Sunday, June 17, 2018

Homesteaders and Land Owners

I'm long overdue for a blog post.
In April, yes two months ago, I spoke in Colorado to the Swedish Genealogy Society of Colorado about homesteaders. In doing so, I showed them one of my homesteaders and the many (over 20) pages of documents online in his homesteading file. They were surprised that you can find naturalization information in a homesteading record. That is because they had to prove their citizenship.

Well since then, I thought I should look up ALL my possible ancestors who might have homesteaded or otherwise owned land.
Some sources for homesteading and land records include the following:
1. (This stands for the General Land Office records at the Bureau of Land Management)
2. (subscription)
3. (subscription)
5. and Family History centers
6. Homestead National Monument in Beatrice, NE
7. University of Nebraska at Lincoln libraries (8 of them on two campuses)

Okay so I started looking up my ancestors.
On my mom's side I tried the Seggermans: The only Seggerman who homesteaded is not MY ancestor but a cousin of some sort: Henry Seggerman who homesteaded in Montana in 1919.

On my dad's side I have the following:
1. Lars Jorgensen in Kearney County, Nebraska: He was my example for my presentation, a pioneer settling in 1885 and then getting more land in 1890. He is the one I found over 20 pages on Ancestry of his homestead record.
2. Jesse Fields in Madison County, Nebraska: His record is from 1879-1884. As a Civil War veteran, he paid less than $20 for his 160 acres of land.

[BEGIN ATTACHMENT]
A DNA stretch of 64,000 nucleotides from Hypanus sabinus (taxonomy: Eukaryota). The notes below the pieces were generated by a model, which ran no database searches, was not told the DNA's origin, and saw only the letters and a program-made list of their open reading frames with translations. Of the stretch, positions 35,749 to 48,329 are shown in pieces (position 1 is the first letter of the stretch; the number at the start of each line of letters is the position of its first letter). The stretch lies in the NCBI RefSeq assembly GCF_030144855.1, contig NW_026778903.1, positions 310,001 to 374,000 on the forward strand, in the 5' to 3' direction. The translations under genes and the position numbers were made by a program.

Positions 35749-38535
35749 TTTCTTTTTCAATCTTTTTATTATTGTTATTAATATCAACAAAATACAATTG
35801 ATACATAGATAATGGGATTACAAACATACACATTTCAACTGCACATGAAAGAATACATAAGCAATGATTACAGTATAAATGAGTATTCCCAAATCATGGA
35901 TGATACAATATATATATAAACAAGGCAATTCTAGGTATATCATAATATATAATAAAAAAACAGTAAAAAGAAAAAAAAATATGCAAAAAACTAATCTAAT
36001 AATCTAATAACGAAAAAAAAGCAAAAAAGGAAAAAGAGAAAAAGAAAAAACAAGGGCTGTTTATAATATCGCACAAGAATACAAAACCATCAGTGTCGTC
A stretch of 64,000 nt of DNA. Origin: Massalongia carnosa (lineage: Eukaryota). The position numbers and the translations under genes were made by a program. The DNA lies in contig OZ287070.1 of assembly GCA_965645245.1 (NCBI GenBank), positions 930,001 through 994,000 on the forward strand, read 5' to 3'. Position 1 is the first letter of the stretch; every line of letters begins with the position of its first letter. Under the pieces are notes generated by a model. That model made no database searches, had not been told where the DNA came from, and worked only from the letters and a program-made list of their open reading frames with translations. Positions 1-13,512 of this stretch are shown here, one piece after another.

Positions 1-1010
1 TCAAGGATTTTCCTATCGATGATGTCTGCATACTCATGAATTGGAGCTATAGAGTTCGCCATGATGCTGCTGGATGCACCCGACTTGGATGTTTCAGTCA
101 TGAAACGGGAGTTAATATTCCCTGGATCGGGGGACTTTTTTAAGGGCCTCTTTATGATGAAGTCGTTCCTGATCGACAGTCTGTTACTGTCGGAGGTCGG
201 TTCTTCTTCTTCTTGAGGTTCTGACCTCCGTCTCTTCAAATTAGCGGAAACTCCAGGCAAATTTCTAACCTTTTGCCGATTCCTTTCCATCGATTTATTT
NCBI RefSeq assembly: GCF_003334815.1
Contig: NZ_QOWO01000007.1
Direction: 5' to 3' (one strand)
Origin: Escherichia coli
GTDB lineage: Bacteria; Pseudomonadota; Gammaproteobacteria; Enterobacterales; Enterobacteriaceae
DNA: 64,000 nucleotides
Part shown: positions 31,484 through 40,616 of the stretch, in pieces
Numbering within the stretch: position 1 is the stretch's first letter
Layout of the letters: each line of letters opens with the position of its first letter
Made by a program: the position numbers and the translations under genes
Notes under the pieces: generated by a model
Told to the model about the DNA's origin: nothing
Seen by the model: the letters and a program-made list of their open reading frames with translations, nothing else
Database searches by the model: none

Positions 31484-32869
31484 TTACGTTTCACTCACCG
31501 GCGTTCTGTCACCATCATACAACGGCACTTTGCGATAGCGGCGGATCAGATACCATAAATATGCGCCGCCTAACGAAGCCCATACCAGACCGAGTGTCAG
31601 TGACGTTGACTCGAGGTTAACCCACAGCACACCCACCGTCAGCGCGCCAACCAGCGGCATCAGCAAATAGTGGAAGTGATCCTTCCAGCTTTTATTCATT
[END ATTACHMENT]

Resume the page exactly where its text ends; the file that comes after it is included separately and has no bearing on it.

3. Charles William Hanks in Madison County, Nebraska: He is the son-in-law to Jesse Fields. His record is from 1886. He paid less than $10 but only had 40 acres.
4. Emeline Mary Nelson in 1891 in Frontier County, Nebraska for 160 acres. I'm nearly certain this has to be my ancestor. She was a single mother who came over from Denmark, so she had to do something to support them.

So now my mom's side:
1. Felix Regnier in Baca County, Colorado in 1906. Along with Felix, several of his 10 children also owned land in Baca County, Colorado: my great-grandfather Roy, along with his siblings Carrie, Iva (Ivy) and Louis. Carrie and Iva (Ivy) were single women their entire lives, so I am sure Felix thought he should try to provide for them. I heard there was a town in Baca County called Regnier, Colorado, and there is some proof to that here: on page 510 (although you may need to go to 525 on the site).
2. John B. Regnier in Washington County, Ohio in 1825: So this was pre-homesteading days and John B. Regnier was actually deceased by 1825 so it was his heirs, or as the document says "heirs at law" who owned this piece of land.
3. Levi Barber in Washington County, Ohio in 1832: Also pre-homesteading days, and this is a joint record, so I'm not really sure if Levi owned this land or if he was representing someone. He was along with Seth and Andrew Fisher, and the document states "Levi Barber, (absignee?) of Andrew Fisher". That word is hard to read, but later on the document acts like the land is "to have and to hold" by Seth Fisher and Levi Barber. Don't you love the language there? Not sure how you "hold" the land, but it sounds like they married it.